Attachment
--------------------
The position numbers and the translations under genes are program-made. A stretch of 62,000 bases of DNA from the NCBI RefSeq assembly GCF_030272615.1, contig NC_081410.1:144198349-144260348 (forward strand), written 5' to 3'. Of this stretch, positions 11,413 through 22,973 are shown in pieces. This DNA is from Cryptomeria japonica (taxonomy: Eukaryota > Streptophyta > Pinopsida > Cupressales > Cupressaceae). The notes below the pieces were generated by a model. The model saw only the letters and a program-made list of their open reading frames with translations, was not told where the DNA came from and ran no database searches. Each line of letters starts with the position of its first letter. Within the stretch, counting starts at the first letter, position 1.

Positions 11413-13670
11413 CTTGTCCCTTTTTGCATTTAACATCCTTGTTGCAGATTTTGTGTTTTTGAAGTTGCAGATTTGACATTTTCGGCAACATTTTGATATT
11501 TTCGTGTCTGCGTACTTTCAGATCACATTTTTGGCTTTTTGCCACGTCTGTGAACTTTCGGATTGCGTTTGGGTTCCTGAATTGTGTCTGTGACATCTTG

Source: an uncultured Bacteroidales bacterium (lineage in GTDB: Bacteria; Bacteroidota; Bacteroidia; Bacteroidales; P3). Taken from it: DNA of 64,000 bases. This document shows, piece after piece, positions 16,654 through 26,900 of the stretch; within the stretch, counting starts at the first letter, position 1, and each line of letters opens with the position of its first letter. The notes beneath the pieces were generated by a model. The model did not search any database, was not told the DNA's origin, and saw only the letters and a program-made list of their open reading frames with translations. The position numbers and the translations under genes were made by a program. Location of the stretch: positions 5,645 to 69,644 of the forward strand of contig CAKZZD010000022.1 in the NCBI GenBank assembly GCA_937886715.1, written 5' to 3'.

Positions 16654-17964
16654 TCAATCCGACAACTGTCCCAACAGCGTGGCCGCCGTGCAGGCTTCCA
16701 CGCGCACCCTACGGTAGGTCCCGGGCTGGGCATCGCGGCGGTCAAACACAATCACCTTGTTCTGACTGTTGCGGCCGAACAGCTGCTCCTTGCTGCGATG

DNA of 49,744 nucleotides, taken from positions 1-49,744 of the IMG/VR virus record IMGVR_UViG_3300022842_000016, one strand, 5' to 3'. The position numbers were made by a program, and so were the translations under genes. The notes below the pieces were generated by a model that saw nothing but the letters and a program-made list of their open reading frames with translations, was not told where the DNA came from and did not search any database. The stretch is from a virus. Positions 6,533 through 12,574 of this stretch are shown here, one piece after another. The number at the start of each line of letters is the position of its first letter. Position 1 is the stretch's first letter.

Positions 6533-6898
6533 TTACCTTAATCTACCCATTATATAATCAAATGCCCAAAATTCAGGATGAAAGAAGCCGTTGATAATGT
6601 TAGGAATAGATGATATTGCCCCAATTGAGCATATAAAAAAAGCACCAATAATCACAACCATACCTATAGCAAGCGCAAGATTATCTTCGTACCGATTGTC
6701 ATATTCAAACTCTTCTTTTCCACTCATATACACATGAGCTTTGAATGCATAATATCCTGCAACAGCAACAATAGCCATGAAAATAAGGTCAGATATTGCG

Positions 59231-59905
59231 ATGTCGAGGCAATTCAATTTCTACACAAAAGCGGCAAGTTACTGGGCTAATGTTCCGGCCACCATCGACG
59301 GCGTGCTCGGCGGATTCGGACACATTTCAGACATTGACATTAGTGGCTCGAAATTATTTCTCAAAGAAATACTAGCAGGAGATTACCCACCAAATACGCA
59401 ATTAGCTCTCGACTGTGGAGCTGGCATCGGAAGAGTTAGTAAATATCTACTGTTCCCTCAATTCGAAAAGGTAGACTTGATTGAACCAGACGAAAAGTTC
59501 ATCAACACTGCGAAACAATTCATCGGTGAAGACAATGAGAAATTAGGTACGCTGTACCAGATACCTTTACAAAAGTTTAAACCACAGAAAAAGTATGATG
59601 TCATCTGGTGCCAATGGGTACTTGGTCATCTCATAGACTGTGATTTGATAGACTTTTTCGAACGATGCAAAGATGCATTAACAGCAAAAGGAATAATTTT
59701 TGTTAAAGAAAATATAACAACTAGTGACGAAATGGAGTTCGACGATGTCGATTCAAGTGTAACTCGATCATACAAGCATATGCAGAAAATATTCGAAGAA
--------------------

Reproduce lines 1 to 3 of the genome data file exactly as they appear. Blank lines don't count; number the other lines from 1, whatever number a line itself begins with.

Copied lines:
The position numbers and the translations under genes are program-made. A stretch of 62,000 bases of DNA from the NCBI RefSeq assembly GCF_030272615.1, contig NC_081410.1:144198349-144260348 (forward strand), written 5' to 3'. Of this stretch, positions 11,413 through 22,973 are shown in pieces. This DNA is from Cryptomeria japonica (taxonomy: Eukaryota > Streptophyta > Pinopsida > Cupressales > Cupressaceae). The notes below the pieces were generated by a model. The model saw only the letters and a program-made list of their open reading frames with translations, was not told where the DNA came from and ran no database searches. Each line of letters starts with the position of its first letter. Within the stretch, counting starts at the first letter, position 1.

Positions 11413-13670
11413 CTTGTCCCTTTTTGCATTTAACATCCTTGTTGCAGATTTTGTGTTTTTGAAGTTGCAGATTTGACATTTTCGGCAACATTTTGATATT